Publication

  • Goodbye World!: Looking at the World After the Internet
    Omar Kholeif
    Author
    Sternberg Press, 2018
  • GRANTEE
    Omar Kholeif
    GRANT YEAR
    2017

DIS, The Island (KEN), installation, 2015. Courtesy of the artists.

Goodbye World! seeks to examine the changing nature of culture in the Age of the Internet—the network of all networks, which has collectively bound human society, beginning in the late 1960s when ARPANET was first developed—by focusing on how the way that we “see” the world has changed. This monograph begins with the period after the emergence of the World Wide Web in 1989, but is largely focused around the post-2000s, and considers how the Internet has changed the way that we relate to ourselves, to others, and to the urban and metropolitan landscapes that surround us. It seeks to put into language terms and ideas that have developed since the millennium, fostering a language that can be been used by artists, architects, and creative practitioners. As such, this book traces the birth of a culture propagated by the Internet but also a culture consumed by it. It will begin with an introduction that outlines the key questions of examination: Has the internet changed the way that we see and relate to images, through screens? If so, how do these images create new ways of feeling that are specifically determined by these technologies? How has the internet changed the way that we document urban space through the circulation of images of revolution and uprising? A key chapter in the book will be focused on how the urban landscape of the Arab Uprisings, Egypt in particular, was documented and circulated online. This leads us to our overarching question: Where to from here?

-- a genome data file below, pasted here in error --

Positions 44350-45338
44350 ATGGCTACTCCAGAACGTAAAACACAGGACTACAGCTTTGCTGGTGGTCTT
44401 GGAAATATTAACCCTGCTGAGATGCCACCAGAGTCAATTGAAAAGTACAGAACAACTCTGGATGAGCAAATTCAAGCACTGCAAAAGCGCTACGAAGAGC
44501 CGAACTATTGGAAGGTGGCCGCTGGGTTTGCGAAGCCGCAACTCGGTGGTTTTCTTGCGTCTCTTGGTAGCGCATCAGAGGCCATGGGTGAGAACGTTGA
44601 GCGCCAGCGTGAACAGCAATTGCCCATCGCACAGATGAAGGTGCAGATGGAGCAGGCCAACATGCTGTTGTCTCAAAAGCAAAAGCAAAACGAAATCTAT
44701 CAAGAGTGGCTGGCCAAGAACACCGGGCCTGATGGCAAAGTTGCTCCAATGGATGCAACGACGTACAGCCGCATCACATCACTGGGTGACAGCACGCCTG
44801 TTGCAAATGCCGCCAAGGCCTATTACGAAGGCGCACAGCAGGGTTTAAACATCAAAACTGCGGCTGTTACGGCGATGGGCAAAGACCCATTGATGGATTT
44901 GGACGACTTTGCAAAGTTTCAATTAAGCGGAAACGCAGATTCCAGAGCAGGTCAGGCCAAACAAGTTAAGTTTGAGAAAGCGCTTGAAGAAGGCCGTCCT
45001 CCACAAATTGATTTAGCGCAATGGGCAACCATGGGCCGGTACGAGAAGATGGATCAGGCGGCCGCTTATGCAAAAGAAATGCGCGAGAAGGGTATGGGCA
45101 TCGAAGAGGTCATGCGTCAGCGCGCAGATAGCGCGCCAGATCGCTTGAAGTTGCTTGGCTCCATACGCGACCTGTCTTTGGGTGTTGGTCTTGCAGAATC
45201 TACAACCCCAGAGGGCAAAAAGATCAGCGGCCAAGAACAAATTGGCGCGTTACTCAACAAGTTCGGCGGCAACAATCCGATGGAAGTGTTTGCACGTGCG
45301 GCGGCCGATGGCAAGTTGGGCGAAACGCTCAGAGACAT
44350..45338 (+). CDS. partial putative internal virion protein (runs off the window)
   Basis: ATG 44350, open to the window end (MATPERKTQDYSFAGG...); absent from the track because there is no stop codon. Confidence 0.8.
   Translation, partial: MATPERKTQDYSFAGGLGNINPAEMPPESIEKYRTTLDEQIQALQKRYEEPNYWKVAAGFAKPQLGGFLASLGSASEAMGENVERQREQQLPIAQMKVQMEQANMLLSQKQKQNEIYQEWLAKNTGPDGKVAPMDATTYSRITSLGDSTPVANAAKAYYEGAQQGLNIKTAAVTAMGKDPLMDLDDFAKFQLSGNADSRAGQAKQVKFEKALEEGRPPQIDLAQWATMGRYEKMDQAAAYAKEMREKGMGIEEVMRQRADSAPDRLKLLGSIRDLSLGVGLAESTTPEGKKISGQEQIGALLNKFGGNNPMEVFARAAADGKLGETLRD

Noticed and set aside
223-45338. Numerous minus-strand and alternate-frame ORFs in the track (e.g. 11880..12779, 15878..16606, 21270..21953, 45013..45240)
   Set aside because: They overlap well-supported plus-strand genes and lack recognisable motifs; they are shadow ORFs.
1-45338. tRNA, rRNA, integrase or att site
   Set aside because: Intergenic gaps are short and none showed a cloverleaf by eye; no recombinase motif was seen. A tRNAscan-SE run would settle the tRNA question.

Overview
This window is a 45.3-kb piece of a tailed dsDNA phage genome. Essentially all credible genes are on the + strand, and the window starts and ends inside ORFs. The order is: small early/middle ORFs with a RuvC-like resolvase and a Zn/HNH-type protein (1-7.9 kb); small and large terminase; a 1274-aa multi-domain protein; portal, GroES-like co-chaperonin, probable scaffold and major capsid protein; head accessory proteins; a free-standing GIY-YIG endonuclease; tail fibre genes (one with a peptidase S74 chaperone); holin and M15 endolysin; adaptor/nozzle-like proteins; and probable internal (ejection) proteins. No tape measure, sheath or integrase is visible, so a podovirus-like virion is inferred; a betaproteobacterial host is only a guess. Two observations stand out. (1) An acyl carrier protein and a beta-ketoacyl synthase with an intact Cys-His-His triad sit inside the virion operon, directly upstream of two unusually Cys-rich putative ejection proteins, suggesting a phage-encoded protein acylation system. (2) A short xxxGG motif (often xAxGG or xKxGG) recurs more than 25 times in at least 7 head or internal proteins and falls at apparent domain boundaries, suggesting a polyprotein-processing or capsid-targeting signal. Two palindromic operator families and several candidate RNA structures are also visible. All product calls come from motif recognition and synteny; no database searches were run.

Omar Kholeif is a writer, curator, and editor, whose work focuses on the intersection of politics, urbanism, and emergent technologies in an increasingly globalized, accelerating world. He currently holds the post of Manilow Senior Curator at the Museum of Contemporary Art Chicago. Previously, he was curator at the Whitechapel Gallery, London; senior curator at Cornerhouse; senior editor at Ibraaz Publishing; artistic director at the Arab British Center, London; founding director of the UK's Arab Film Festival; head of art and technology at Space, London; and curator at FACT, Liverpool. He was a cofounding editor of Portal 9, a journal of urbanism and architecture in the Middle East. He has authored and/or edited more than a dozen books, including You Are Here: Art After the Internet (Cornerhouse and Space, 2014), Moving Image (MIT Press and Whitechapel Gallery, 2015), and The Rumors of the World: Re-thinking Trust in the Age of the Internet (Sternberg Press, 2015). He writes for the likes of the Guardian, Artforum, Art Monthly, and Frieze, among many other publications. He has curated or co-curated numerous exhibitions, projects, and programs, including the Abraaj Group Art Prize; the Liverpool Biennial; the Cyprus Pavilion at the 56th Venice Biennale; and Focus: Middle East, North Africa and the Mediterranean for the Armory Show, New York.